Shanghai Claison Biotechnologic Ltd Company

Shanghai, China

Shanghai Claison Biotechnologic Ltd Company

Shanghai, China
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Zhang M.,Chongqing Cancer Institute | Zhang M.,Guangxi Medical University | Yang T.,Chongqing Cancer Institute | Shi Y.,Chongqing Cancer Institute | And 9 more authors.
Tumor | Year: 2014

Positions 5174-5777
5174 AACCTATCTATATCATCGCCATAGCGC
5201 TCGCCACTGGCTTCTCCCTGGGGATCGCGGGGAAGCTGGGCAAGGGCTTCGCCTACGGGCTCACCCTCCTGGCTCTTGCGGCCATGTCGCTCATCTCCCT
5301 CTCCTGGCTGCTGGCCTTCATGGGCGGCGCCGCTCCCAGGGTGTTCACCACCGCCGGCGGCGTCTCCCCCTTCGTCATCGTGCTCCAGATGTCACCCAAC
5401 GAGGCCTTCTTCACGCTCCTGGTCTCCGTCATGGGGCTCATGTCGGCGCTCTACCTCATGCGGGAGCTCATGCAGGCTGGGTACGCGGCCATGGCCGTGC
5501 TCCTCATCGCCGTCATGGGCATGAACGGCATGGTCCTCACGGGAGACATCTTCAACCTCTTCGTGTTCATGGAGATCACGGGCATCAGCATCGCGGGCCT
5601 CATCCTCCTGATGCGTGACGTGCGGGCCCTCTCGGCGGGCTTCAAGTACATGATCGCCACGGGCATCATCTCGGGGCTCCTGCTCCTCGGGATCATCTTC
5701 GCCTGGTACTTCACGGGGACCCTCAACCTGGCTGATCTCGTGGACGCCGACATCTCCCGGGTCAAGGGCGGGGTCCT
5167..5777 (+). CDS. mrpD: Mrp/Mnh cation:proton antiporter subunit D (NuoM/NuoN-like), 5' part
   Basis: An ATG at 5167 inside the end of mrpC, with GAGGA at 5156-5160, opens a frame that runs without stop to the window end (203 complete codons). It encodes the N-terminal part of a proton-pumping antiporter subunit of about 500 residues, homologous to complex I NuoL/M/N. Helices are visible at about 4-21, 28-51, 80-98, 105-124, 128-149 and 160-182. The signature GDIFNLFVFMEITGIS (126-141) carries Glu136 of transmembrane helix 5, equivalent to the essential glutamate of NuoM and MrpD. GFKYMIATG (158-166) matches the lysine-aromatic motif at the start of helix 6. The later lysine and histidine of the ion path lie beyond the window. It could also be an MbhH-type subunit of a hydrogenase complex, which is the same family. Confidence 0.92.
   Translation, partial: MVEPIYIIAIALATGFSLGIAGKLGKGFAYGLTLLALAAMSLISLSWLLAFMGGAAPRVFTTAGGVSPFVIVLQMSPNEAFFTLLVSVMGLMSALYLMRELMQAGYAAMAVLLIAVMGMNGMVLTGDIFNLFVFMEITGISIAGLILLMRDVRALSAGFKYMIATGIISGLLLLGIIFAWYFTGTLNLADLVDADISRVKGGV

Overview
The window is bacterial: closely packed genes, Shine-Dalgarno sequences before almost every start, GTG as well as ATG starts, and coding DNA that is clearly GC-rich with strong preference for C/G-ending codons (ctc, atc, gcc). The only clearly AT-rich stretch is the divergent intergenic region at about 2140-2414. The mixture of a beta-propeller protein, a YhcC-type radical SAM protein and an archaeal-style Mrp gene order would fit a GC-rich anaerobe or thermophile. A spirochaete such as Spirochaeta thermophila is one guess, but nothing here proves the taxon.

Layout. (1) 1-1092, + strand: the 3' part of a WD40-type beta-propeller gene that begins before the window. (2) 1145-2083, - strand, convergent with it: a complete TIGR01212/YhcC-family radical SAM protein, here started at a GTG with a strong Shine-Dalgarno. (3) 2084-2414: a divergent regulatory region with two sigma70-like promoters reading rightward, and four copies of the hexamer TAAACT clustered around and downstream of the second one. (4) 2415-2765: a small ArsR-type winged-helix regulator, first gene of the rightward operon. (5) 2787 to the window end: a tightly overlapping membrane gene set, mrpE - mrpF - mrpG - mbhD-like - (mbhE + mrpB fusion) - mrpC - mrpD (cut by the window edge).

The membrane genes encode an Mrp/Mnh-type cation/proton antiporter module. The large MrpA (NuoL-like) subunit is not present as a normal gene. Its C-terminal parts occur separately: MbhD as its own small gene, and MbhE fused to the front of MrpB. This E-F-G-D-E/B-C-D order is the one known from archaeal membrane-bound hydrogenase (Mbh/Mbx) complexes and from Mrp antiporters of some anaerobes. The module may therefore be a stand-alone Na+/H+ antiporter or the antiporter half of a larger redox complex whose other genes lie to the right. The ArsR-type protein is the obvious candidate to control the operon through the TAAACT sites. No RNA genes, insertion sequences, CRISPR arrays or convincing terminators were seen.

Objective: To investigate the efficacy and safety of dendritic cells (DCs)-cytokine-induced killer (CIK) immunotherapy combined with chemotherapy in patients with advanced non-small cell lung cancer (NSCLC). Methods: Two hundred seventy-two patients with advanced NSCLC were randomly divided into two groups: study group (n = 136, treated with DCs-CIK immunotherapy combined with chemotherapy) and control group (n = 136, treated with chemotherapy alone). The short-term response was compared between the two groups. The changes of immune function and quality of life before and after treatment in the two groups were compared. The potential efficacy-related factors of DCs-CIK immunotherapy were analyzed, and the adverse reactions were observed to assess its safety. Results: The response rates of study group and the control group were 49.26% and 37.50%, respectively (P > 0.05), and the disease control rates were 68.38% and 54.41%, respectively (P < 0.05). The ratios of CD3+, CD8+ and natural killer (NK) cells in peripheral blood before and after treatment in the two groups had a statistically significant change (P < 0.05). The age, clinical stage and Karnofsky performance status (KPS) score were determined as efficacy-related factors of DCs-CIK immunotherapy. The quality of life was better in the study group than that in the control group (P < 0.05). Only 15 patients in the study group got a low-grade fever after immunotherapy, and no other serious toxicities were found. Conclusion: DCs-CIK immunotherapy combined with chemotherapy can enhance the disease control rate of patients with advanced NSCLC, and improve the immune function and the quality of life without any serious side effects. The age, KPS score and clinical stage may affect the efficacy of DCs-CIK immunotherapy. Copyright © 2014 by TUMOR.